Westside Regional Medical Center – Why does the heart skip a beat?

– Normally the heart rate at rest is about 60 – 100 beats per minute, and it’s sinus rhythm. Meaning it comes from the sinus node, the pacemaker we were all born with. However, if someone has an arrhythmia they may feel skipped beats, extra beats, or a sense that their heart is racing; and in that situation if we have a surface electrocardiogram or some form of non-invasive monitoring like a holter monitor,
or an event recorder, we can actually see what
those skipped beats, extra beats, or fast beating represents. Then, once we’ve put the
catheters inside the heart during electrophysiology study, we can hone down as to exactly where in the heart these things come from. I would say a surface
EKG is a 10,000 foot view of what’s going on in the heart. When we put the catheters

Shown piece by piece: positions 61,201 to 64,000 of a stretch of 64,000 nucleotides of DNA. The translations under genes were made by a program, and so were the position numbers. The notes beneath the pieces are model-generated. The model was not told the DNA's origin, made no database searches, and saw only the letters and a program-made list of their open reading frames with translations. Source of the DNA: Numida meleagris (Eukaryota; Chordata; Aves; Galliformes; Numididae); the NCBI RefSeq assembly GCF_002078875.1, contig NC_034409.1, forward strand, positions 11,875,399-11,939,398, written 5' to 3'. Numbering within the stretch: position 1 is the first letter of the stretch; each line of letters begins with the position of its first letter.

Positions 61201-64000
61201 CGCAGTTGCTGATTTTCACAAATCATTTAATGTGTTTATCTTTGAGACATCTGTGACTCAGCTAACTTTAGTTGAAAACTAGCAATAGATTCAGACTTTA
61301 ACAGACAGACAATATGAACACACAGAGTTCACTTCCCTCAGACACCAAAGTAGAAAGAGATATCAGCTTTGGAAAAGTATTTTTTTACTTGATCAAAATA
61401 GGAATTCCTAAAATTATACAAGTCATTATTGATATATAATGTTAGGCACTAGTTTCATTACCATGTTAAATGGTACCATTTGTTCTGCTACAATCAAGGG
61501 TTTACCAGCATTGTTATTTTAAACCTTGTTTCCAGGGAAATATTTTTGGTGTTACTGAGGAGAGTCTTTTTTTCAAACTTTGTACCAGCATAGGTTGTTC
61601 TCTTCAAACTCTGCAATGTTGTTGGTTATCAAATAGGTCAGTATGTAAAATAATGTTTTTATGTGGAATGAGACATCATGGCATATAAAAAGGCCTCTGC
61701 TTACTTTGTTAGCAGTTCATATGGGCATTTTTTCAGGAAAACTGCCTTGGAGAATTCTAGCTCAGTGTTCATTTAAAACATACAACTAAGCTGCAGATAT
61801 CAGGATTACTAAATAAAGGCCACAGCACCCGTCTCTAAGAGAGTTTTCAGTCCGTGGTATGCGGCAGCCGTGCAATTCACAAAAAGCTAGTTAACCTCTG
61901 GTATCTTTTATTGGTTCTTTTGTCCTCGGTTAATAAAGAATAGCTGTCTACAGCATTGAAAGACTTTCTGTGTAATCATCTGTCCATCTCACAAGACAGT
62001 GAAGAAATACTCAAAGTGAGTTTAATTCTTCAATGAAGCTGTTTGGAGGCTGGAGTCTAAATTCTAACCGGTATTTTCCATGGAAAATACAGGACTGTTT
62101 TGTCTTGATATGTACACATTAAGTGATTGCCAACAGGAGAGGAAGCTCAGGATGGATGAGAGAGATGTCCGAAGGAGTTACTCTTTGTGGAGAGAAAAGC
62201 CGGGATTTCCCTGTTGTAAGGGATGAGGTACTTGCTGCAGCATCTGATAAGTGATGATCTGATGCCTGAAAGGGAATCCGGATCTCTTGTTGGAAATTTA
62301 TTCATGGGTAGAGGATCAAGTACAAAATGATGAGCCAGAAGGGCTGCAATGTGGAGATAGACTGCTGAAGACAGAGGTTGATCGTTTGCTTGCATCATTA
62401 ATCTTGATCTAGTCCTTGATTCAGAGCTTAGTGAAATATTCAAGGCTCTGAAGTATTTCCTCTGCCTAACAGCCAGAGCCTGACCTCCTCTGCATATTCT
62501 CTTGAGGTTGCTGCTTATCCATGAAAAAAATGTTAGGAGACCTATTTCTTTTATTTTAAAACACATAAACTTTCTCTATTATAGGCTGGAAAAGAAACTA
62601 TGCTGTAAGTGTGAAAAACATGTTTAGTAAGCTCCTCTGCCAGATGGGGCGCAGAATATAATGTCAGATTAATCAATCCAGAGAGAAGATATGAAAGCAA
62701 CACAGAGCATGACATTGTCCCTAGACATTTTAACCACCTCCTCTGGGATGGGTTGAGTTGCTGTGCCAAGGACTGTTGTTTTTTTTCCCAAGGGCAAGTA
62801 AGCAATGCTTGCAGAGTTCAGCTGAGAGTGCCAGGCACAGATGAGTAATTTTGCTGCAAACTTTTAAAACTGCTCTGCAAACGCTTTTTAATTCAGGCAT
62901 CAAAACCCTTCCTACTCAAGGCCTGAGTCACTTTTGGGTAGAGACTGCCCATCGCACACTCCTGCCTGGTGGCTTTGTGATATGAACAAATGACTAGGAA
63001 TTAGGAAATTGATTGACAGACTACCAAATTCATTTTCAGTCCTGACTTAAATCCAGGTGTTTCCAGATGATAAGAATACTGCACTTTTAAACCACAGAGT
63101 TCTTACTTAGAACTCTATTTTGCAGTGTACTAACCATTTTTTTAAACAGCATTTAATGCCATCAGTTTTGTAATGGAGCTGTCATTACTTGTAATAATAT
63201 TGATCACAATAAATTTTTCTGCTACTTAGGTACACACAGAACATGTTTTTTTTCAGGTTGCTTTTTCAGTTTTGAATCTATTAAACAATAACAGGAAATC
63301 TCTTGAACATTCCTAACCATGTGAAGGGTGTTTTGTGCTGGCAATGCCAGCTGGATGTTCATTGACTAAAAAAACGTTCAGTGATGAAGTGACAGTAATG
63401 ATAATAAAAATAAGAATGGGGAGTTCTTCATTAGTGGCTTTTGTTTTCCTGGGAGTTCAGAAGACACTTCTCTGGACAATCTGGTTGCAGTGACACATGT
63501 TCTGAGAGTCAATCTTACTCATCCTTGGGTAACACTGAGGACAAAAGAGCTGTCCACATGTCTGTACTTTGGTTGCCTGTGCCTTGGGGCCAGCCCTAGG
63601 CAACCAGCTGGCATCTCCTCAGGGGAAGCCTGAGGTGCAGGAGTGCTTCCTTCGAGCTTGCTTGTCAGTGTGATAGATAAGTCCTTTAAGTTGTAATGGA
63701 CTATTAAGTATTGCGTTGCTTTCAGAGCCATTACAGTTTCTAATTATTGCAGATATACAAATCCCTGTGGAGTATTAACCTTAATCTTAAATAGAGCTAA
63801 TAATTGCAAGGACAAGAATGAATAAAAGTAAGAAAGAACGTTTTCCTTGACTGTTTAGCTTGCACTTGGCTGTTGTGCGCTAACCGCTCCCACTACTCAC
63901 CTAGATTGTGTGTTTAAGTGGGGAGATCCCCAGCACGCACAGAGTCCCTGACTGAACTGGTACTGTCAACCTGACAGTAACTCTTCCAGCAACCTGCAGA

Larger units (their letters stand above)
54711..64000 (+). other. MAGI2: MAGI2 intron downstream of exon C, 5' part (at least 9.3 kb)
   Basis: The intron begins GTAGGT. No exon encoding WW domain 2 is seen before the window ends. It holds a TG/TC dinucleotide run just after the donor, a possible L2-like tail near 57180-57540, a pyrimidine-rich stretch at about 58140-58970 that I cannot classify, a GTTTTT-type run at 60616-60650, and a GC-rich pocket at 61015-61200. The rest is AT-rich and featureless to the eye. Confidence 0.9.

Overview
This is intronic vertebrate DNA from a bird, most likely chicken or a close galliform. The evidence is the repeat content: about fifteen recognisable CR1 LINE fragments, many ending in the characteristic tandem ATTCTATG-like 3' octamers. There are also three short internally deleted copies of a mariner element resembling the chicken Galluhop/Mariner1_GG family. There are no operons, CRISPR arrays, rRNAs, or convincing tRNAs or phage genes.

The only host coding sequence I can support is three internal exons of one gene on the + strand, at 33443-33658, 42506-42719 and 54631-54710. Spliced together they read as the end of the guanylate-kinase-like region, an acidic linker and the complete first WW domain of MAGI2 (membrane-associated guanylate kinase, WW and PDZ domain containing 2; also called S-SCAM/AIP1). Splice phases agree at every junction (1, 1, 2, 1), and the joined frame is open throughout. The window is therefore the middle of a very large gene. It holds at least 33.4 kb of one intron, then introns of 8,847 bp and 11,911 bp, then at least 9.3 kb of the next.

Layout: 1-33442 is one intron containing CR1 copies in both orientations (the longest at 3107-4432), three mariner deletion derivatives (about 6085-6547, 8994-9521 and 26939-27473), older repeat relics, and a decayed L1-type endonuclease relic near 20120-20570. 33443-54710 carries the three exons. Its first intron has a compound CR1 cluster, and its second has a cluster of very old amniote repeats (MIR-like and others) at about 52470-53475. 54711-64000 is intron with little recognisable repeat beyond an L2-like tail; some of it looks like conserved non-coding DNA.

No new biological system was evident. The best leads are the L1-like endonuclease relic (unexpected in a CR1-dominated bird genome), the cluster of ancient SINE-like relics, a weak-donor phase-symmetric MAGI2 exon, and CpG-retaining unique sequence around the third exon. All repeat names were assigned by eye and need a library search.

up we’re looking real time, at a few millimeters apart, from where these extra signals come from. So the electrical problems
can either come from the top chamber of the heart, called supraventricular arrhythmias, or from the bottom chamber of the heart, ventricular arrhythmias. Supraventricular arrhythmias are broken up into different types. There’s the big one, atrial fibrillation, then there’s atrial flutter, and then the reentry circuits: AV nodal reentry tachycardia,
av reentry tachycardia, also known as Wolff-Parkinson-White, and atrial tachycardia. The supraventricular tachycardia
are typically dealt with primarily by medication or ablation, the ventricular arrhythmias may
be dealt with with ablation, and sometimes we have to put in devices called defibrillators
for these arrhythmias if they’re felt to be
dangerous or life threatening.

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